There are crowd-pleasers aplenty for museum and circus goers alike.  “Young Tiger Playing with Its Mother (1830) speaks volumes about the breathtaking beauty in animal interaction.  The mother at rest exhibits the regality and patience of a queen mother while her cub teases her hindquarters with his paw.  The rich brown and black stripes, the whiteness of the cat’s bib and belly, the charcoal in the sky are a sight to behold. 

 

Contrast this with the “Lion Hunt” (1855); influenced heavily by Rubens two centuries earlier, this massive painting was damaged by fire two decades after its completion, leaving the bottom two-thirds intact.  Big cats, horses and scimitar-laden Arabs fight for prominence, claws and teeth in abundance.  It’s a chilling scene, “all sound and fury” to quote Delacroix’s beloved Shakespeare, but signifying what exactly?  Throughout this lavish playground spread over 12 rooms, bravura holds sway, with grandiose themes often overriding their human subjects.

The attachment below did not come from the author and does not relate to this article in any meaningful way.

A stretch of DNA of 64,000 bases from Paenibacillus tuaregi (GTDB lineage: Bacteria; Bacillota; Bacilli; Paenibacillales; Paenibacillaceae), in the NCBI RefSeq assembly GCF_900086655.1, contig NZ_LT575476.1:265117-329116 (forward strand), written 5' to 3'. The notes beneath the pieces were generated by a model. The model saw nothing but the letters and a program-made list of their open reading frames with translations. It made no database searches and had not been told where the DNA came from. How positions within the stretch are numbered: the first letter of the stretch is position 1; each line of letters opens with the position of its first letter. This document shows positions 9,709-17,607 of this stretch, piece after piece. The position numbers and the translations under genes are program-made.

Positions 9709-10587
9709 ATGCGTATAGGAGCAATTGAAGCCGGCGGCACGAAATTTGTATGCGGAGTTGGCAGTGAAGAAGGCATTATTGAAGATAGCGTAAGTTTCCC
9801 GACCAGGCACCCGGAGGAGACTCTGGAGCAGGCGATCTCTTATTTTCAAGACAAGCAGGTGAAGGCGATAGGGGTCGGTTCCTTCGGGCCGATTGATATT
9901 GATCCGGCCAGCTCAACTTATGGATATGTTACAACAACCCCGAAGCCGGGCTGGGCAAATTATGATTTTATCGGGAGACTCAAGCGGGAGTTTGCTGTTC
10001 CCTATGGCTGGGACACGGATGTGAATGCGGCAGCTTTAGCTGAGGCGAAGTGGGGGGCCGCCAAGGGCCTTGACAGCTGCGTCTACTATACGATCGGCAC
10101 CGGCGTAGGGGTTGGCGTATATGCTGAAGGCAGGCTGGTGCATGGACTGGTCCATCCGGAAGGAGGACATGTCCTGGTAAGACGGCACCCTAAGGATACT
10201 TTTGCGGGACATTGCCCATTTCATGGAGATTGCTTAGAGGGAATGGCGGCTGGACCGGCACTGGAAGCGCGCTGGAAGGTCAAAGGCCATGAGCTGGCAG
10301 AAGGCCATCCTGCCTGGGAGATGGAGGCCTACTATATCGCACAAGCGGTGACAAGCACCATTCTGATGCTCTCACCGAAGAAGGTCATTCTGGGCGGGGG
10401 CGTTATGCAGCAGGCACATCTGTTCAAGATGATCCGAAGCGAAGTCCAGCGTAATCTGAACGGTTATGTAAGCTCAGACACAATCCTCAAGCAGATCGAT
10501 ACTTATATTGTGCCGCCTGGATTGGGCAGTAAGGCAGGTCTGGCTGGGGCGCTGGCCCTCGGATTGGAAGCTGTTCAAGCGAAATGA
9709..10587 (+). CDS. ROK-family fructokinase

For example, in an 1838 painting of Medea, with dagger poised to murder her children, she is strangely emotionless.  The leading character seems totally distracted from the business at hand, looking away from the center of the action.  The power in its execution, in the brushwork and composition of the clinging babies in her arms, is evident.  Yet something is missing.  Most viewers will have a passing acquaintance with this tragic mythical figure and many will be content to accept the scene at hand. 

 

Likewise, “Christ in the Garden of Olives (The Agony in the Garden)” portrays a submissive Christ, holding at bay three distraught angels as witnesses in the background.  It’s a gorgeous work, painted with great deliberation, and approached by viewers with a certain reverence.  There’s a mystery in the narrative that Delacroix creates in many of his canvases.  It’s as if he’s saying this is my version and you will see it my way.  A recent laborious effort by the Met to remove layers of old varnish have heightened appreciation of the painting, as much for the play of light and shadow as the familiar subject. 

 

For its calm serenity, brilliance in detail and overall composition, my favorite is “Women of Algiers in their Apartment” (1834).   A trio of harem women languor in their room, one in the left foreground, half in shadow, quietly observing us.  Two others sit nearby, sharing an intimate conversation, an opium pipe in the foreground along with a discarded slipper.  A black servant is about to depart the scene, but hesitates, as if overhearing her mistress.  The rich colors of carpet and costumes alike, combined with a partially open red door in the background complete the scene.